I have a barometer for myself that I think I’ve had for a long time.
I am someone who comes off as giving a lot of her story away. I read as an open book and will mostly share everything that is going on in my life or that I’m unpacking.
There’s that 20% though. I tell 80% of my life to 100% of the people around me. But there is that 20% that’s limited to barely even a percentage. I give that 20% to those who I have deemed safe and for the most part that I’ve deemed safe back.
I’m honestly unsure if this is a 20% moment but I think it’s something that needs to be said.
I’ve realized probably in the last year (honestly thanks Tiktok), that I have a lot of trauma and unpacking to do from my late 90s early 2000 youth group.
And a lot of instances and experiences and moments that in no way, shape, or form line up with the character of God that I know.
To start, I would like to say that I am not an advocate for throwing the baby out with the bath water. I have so many experiences and moments and memories that I am so grateful for. I learned about worship singing on my church worship team, I laughed pulling pranks on our youth pastor my junior/senior year, I can still smell the tortillas in the park in Mexicali.
But just because you have beautiful memories with something doesn’t mean there can’t be things that don’t settle.
I think I should begin with the fact that I never felt like I belonged. This might be less a youth group thing and more a small hometown thing, but I didn’t. I felt like I was too loud, too big, too much. I felt like I was never going to be the first choice and that I just didn’t fit.
But even though I didn’t grow up going to church I quickly felt the incredible pull that I had to be at church on Sundays. I had to show up. I had to have my bible. I remember getting shamed once for not having it. (Sword drills anyone?)
I would feel guilty if I didn’t show up at church.
Then, there was the fear. I remember watching the rapture movies of the early 70s-80s and being told that America wasn’t mentioned in the book of Revelations, that we didn’t know the day or the hour. I remember not sleeping for weeks because I was so afraid. I remember each morning I’d wake up slightly relieved.
There was the IMMENSE purity culture. Being modest. Saving yourself for marriage. Splitting up the guys and girls to give them separate talks and the girls almost always talking about how we needed to “protect our brothers”.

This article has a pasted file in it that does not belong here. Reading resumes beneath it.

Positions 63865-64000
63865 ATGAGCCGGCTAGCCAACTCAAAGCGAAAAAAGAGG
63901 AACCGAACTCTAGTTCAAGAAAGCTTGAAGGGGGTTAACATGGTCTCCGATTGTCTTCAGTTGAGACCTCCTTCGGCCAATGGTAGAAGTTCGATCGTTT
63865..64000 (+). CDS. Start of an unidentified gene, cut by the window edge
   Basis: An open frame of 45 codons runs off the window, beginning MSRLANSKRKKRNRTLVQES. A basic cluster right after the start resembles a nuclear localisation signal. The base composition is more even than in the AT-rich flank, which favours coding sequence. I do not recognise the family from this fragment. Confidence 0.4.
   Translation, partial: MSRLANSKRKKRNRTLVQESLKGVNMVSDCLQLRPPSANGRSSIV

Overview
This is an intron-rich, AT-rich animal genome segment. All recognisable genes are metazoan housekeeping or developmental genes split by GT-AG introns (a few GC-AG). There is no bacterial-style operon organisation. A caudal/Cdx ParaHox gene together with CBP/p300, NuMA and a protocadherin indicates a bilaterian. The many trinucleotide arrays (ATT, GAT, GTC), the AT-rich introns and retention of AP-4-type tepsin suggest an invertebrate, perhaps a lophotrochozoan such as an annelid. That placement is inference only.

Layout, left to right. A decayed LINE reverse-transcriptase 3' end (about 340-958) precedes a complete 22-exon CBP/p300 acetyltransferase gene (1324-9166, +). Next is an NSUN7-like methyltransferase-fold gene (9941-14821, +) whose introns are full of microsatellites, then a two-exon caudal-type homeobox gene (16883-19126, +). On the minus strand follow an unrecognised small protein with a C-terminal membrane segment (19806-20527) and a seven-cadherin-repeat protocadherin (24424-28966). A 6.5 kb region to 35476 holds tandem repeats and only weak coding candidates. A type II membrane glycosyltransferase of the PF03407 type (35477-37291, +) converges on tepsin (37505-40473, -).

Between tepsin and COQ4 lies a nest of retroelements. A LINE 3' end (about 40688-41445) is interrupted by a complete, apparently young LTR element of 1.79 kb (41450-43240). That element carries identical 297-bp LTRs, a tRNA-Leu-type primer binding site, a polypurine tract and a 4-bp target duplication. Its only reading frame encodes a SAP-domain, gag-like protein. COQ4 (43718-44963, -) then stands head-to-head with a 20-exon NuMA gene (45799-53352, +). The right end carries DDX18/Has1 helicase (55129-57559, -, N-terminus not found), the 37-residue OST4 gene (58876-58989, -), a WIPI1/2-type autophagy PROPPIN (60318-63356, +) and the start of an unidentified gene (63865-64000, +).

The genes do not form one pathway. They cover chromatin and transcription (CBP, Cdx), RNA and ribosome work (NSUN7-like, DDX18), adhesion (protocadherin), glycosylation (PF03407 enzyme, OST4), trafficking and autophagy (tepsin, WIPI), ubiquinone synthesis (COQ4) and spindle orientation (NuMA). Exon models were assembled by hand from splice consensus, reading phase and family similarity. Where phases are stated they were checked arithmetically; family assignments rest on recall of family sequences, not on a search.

Now as an adult realizing that we were essentially being told to take all the responsibility for the boy’s thoughts. And without saying it to not take up space.
Now, if you know me, you know that I can be aggressively stubborn. I’ve yelled at more than one guy for opening my door or walking on the outside of the street.
But, when I was in high school, I didn’t feel empowered to yell. And yes, I was in high school- I get it. But I’m realizing more and more that I wasn’t empowered by the mostly male leadership. I didn’t think I should have a voice and when I did- I felt looked down on.
I’m realizing that the part that was hardest was that it didn’t feel like I was supposed to be empowered. I’m trying to think of all my time at my church in high school (besides youth Sundays or “missionary” Sundays) if I ever saw a woman preach. I’m pretty sure a man always lead worship (with a few exceptions- and I was on the worship team too).
And that, I feel, was standard for churches in that time frame. I know that wasn’t just my church- but it was in a lot of places.
Now, a bottom line, the reason I want to say all this and the reason I’ve concluded that I have trauma from it is that none of it- none of the shame, the fear, the purity driven culture, the male lead teams and the not belonging- none of that is the Christ I know today.
The Jesus I knew in high school was damn small. He was mean. He was terrifying. I could never do enough for him or be enough for him.
He thrived off fear and forcing people to look and be the same.
That. Is. Not. Christ.
I have a quote from Andrew Shearman that I will honestly never forget. He said once that God didn’t create earth to fill hell. And I believe that with my whole heart.
I believe God is so much fuller of love than anyone can comprehend.
And God doesn’t keep score.
He doesn’t have a white board or a checklist.
God doesn’t care that I like crop tops or that I have authority. (He made me for authority so there’s that)
Now, I’m not here to get into a theological debate or have you tell me the 100 reasons why your youth group was great. If it was, man, I am so happy for you. But our experiences don’t have to be compared.
I’m going to leave it at this: I’ve concluded in my now almost late 30s- almost 20 years out of high school youth group- that at the end of the day; if it doesn’t look like love it isn’t Christ. So, I’m going to say thank you to the experiences that aren’t Christ and love for what they brought me too and then I’m going to not kindly ask them to leave.
(And as a PS. Something I am putting in the Facebook, Instagram captions. If you want to ask me a follow up question, I’d ask you to not put it in the comments but to shoot me a message. Thank you. This is a space where I honor my own story and I’m putting a lot more out there than I might normally.)
One response to “That’s not love.”
Thank you for sharing your experience Meg. You are such a great writer and I enjoy reading about your journey. You are powerful and I love your testimony of Christ. And I LOVE the statement that God didn’t create Earth to fill hell, I couldn’t agree more.